The Arab Spring began as a revolutionary movement with a open, and sometimes radical program for renewal, as last compared to the existing order. And it turning out to be something failrly similar to what it replaced. In Syria, the difference between the good guys and the heavies are the Blue Meanies on one side and a Pandora’s box of just add water and stir Salafist kooks, thugs, soldiers of fortune and diverse wackos far from the image of disgrunted ordinary citizens, struggling artists and intellectuals, Ernest Hemingway archetypes we have been led to believe were behind this sort of purity of arms insurrection.
The ultimate explanation may be found in the dynamics that seem intrinsic to reactionary movements in general, and to leave out the Tony Blair baloney on Charlie Rose, the rebellions seem to encourage the actors to cut themselves off from history and then cultivate rather morbid extra-human ambitions; divine cosmic justice with Allah not sparing the rod. A natural outcome being a brand of isolationism in social life and the aesthetics of post-modernism and their own affirmation of a rebranded fascist style rule in politics. Does it come back to the old moral axiom that history avenges itself on those who actively engage, are complicit in the suppression of it, and than attempts to impose a future, from within or without, any future, must come out in a destructive manner….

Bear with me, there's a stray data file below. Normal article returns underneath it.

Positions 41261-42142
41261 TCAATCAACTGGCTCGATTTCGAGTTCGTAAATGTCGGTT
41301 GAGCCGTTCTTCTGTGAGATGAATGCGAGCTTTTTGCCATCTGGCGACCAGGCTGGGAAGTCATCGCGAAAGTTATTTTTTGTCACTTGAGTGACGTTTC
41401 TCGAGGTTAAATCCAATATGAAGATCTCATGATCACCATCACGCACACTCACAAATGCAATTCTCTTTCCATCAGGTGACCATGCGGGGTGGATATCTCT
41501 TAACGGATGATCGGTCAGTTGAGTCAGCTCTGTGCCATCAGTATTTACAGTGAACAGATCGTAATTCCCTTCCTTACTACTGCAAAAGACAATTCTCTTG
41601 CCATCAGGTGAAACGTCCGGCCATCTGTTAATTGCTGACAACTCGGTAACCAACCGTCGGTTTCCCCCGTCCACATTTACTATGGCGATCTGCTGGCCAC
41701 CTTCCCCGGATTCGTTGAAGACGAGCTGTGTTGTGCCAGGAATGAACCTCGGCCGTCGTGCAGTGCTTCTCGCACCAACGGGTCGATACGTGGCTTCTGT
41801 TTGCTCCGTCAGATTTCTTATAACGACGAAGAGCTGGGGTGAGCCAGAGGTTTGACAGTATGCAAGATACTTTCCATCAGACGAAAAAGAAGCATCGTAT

(see link at end)…Since then, the verdict of the Iraq war has been confirmed in Afghanistan, where another vastly expensive US expeditionary force has failed to crush an insurgency. In the last few weeks alone, Taliban fighters have succeeded in storming Camp Bastion in Helmand province and destroying $200m worth of aircraft. So many American and allied soldiers have now been shot by Afghan soldiers and police that US advisers are under orders to wear full body armour when having tea with their local allies….
…The Arab Spring uprisings posed a new threat to the US, but also opened up new options. Support for Mubarak was decisively withdrawn at an early stage, to the dismay of Saudi Arabia and Israel. But the Muslim Brotherhood had long been considering how it could reach an accommodation with the US that would safeguard it against military coups, and enable it to chop back the power of the Egyptian security forces. This was very much the successful strategy of the Turkish Prime Minister Recep Tayyip Erdogan and his Justice and Development (AKP) party, explaining why it was prepared to join the US in invading Iraq in 2003 and why it has become the chief instrument of American policy towards Syria in the past year.
This alliance with Islamic but democratic and pro-capitalist parties in Egypt and Turkey is obviously in the interests of the US and the Atlantic powers. But their support for democratic change in North Africa and West Asia is determined by self-interest. It does not, for instance, extend to Bahrain where the Sunni al-Khalifa monarchy has been busily locking up its Shia opponents and retreating from promises of meaningful reform. But new allies must at some point mean fresh policies. In sharp contrast to the Mubarak regime, a new government in Egypt is unlikely to support covertly Israeli military action such as the bombardment of Lebanon in 2006 and of Gaza in 2008.